Which brings me back to this car. The old Perdana was an amazing car especially the V6 model. In fact the V6 was so popular, government officials used this as their de facto model of showing support of local brands. It was fast and it was quite smooth. The V6 was also in production far longer than the other variants, and its facelift was reminiscent of Alfa Romeos, but only the grille. It was based on the Mitsubishi Galant and like most Protons of the 90s it was round. The Perdana was and still is Proton’s flagship model. So, when Proton announced that their latest Perdana would be based on the Honda Accord, every joy to finally see a cheaper version of the Accord turned out to be just that in 2014 when the new Perdana became the Accordana. A Honda Accord with Proton’s lion slapped onto whatever that held the H logo. However Proton assured us that the newer Perdana will not be a simple ctrl+c and v, and that in two years time it would be different.


Accordana MkI Photo credit: Autocar Asean

Well, 2016 has finally arrived and after all that teasing, the all new Perdana is launched. Ugh…2016 is just so different to 2014. The economy is stagnant and fluctuating compared to two years ago. Halfway through the year and I feel more lethargy thinking for the year to end quickly. I have the key to the car in my hand. It feels solid and… What’s this little button…*click*. And out pops the metal fob. For a car that costs RM134,888 they could have at least toss in a start button. Honda’s Accord has one but not this. At least the quality feels good. The salesperson told me that Honda oversaw the quality control. The salesperson also told me the petrol cap is on the right when it is actually on the left. I’m not going to trust a single word on her opinion from now on.



Two screens, a row of buttons, a lot of wood trim  Photo credit:

So, let’s start with the interior and first thing’s first. It retains the mishmash of buttons seen in the eighth-gen Accord, which the car is based on. The buttons are in a row just below the air-cond which is not really user friendly. What do those buttons do? They control the air-cond obviously! No knobs or touch sensitive buttons here. Just clunky buttons. Also not user friendly is the touchscreen below that row of buttons. Did I mention that the Perdana has two screens in the centre? That’s right! Two! One on the dash and the other on the centre console. Let’s call these screens as Top and Bottom. Top is basically useless. It shows the clock and the air-cond temperature as well as the radio. The only thing Top is useful for is the reverse camera which is a must for maneuvering a parallel park in this behemoth. Bottom is the media centre. It is a touch screen and the interface is an improvement over the Suprima S and Iriz. As usual, the navigation isn’t available but it’s just a short drive. I haven’t try the Bluetooth since it somehow non-accessible but the sound system is good. There are 8 speakers and surround sound is so loud I set the volume at Level 2. 2! The volume knob acts as a power button and it’s the little things that annoy me in this car like the fact that the “On/off” symbol rotates as the knob moves. Good thing there are control buttons on the wheel. Time will tell how long will these not function eventually. The seats are comfortable with leather and on the front seats, the word “Perdana” is embossed on them to remind you that this is NOT an Accord. The wood trim is only on certain parts of the tested car, mainly on the storage compartment covers and boy are there a lot of storage here. There’s even a safe located in the rear seat. A freaking safe! Seems Proton already thought of how dangerous Malaysia has become with all that shooting. Speaking of the rear, legroom and headroom is good. Even better than the Accord or most of its close rivals like the Toyota Camry and the Nissan Teana. It has rear air-conditioner that is controlled by the driver but one of the benefits of a Proton is that the hot sticky weather becomes cool in seconds.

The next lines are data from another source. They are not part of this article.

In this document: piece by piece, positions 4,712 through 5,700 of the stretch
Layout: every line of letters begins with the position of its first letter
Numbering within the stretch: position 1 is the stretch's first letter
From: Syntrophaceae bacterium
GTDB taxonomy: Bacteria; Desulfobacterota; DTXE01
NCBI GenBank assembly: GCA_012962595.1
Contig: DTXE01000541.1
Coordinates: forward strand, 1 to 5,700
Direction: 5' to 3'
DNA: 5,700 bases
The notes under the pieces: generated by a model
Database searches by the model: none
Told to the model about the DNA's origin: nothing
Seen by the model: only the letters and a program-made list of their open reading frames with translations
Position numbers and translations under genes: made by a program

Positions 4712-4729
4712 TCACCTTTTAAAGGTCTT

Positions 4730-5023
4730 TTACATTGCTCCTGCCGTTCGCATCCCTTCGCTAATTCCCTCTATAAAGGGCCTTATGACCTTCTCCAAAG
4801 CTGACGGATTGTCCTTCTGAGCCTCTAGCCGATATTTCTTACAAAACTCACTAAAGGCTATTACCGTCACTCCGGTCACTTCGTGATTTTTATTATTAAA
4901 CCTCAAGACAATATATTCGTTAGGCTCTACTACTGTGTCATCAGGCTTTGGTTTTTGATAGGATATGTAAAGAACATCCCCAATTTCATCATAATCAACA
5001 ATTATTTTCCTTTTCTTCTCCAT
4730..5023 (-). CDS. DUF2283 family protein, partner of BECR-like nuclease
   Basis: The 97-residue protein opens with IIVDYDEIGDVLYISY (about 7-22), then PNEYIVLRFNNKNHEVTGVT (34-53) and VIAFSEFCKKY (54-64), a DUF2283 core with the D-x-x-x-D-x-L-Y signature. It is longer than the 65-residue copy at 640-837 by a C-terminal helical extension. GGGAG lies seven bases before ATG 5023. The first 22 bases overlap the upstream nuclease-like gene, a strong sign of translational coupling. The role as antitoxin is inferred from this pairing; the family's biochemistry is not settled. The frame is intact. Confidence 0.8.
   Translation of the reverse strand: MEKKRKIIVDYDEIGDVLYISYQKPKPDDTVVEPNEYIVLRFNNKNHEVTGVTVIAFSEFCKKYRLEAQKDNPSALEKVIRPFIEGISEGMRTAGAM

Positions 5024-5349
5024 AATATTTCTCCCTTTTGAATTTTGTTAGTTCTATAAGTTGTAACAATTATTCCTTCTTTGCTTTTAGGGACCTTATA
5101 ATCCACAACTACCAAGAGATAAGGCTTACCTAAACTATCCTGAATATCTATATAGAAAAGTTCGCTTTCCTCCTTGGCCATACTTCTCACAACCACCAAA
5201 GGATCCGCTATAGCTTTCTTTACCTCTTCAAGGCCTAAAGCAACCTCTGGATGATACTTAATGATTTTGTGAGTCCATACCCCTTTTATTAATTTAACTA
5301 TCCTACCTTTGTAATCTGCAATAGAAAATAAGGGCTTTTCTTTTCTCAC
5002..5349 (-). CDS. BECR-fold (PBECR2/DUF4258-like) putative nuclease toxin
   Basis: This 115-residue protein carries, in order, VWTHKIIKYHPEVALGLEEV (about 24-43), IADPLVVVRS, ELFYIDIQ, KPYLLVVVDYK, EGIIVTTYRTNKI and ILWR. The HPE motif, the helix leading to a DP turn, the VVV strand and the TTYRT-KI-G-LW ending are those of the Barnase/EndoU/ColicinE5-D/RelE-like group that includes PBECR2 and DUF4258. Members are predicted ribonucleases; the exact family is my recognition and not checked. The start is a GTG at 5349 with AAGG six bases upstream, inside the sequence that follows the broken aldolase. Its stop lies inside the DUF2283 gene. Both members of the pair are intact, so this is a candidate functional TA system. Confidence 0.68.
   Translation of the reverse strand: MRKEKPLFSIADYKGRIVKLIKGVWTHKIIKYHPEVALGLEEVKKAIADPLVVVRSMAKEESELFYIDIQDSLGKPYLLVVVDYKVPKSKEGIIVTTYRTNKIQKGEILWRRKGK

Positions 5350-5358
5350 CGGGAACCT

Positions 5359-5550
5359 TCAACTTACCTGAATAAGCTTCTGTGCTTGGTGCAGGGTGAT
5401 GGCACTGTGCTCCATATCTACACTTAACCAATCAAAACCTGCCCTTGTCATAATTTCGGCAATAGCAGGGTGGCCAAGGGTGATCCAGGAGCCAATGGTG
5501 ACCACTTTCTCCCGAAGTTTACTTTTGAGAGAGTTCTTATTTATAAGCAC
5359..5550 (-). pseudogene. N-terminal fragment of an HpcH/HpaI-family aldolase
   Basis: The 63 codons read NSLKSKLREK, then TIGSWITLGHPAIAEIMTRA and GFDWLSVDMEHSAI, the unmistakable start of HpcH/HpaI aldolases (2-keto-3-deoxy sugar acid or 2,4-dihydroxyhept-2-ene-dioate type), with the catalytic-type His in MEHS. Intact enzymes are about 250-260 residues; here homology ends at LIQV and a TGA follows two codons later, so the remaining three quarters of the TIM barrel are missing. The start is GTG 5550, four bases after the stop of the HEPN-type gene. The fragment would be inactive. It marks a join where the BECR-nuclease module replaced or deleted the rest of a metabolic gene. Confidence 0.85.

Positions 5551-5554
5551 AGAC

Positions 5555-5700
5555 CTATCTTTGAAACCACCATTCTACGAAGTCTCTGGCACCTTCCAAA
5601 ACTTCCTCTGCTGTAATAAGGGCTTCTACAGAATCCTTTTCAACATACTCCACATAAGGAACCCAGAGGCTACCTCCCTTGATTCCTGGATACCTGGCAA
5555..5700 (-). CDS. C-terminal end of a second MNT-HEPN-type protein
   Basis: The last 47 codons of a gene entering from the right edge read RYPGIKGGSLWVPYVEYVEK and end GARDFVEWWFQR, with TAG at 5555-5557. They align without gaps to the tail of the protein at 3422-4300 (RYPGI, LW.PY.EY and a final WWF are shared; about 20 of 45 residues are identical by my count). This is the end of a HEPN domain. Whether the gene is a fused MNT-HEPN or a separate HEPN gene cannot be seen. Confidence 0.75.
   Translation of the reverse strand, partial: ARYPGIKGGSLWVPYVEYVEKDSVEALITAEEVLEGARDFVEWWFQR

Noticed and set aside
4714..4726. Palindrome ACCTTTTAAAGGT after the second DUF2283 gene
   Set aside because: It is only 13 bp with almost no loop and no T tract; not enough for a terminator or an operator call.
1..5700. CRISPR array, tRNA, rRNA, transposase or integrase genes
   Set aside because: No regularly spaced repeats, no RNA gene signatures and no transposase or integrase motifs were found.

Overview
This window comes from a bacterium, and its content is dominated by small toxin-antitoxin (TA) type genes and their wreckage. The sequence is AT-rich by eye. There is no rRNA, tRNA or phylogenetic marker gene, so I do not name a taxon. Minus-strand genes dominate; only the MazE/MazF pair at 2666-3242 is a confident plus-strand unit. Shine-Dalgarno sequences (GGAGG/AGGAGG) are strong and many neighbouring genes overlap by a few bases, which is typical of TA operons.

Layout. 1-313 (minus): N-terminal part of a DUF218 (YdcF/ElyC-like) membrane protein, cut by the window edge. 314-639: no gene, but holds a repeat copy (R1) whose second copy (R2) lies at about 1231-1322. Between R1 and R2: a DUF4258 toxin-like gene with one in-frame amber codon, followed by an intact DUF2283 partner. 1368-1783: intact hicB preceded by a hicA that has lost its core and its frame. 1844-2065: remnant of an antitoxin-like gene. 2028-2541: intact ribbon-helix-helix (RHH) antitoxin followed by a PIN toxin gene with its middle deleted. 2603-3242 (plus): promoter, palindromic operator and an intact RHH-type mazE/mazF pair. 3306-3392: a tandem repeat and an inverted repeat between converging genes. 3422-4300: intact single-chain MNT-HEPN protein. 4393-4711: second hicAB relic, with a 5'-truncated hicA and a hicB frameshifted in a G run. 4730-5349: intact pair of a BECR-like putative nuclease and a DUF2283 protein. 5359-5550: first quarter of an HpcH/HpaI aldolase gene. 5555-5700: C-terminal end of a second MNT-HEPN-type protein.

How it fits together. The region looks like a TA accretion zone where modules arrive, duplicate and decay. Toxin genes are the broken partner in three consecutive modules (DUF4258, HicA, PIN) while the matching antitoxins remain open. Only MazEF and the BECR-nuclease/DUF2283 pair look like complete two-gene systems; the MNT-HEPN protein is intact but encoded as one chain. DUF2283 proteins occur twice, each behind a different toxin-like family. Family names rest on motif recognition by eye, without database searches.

Driving and Handling


This is the 2.0 model. Note the absence of a front splitter. Photo credit: Proton

Normally, Proton brags about Lotus ride and handling in its cars. In the Perdana, it feels…meh. There is no excitability in this car. Even Mercedes-Benz changed their ethos to provide cars that have handling AND comfort. Speaking of comfort, the NVH is nothing much to brag about. It is similar to the Accord. And most other Protons. The old Perdana was once advertised to have quiet power windows. This one doesn’t have quiet power windows but mainly normal Honda-derived windows. Hopefully it doesn’t break like most Protons. The 2.4 engine is the same seen in the Accord so of course the VTEC will kick in, yo! Efficiency is not this car’s strong suit. I admire Honda’s engine, don’t get me wrong, but with all that added weight in this Accordana, you can bet spend time making dates at petrol kiosks. Another problem is that for a big car like the Perdana, it shouldn’t take a long time to get it up to speed. It’s not like the car runs on a conventional Proton CVT gearbox that changes once a millennium. In fact it uses the similar Honda-derived gearbox from, you guessed it, I’m not even writing what this car is based on again. It should have been as efficient as most cars today even if the gearbox is a little bit long on its tooth. Despite being a long car, it feels easy to drive. Handling is not much different to the Honda but I am really impressed with the way it moves. It doesn’t feel like it’s a long car after getting used to it pretty quickly.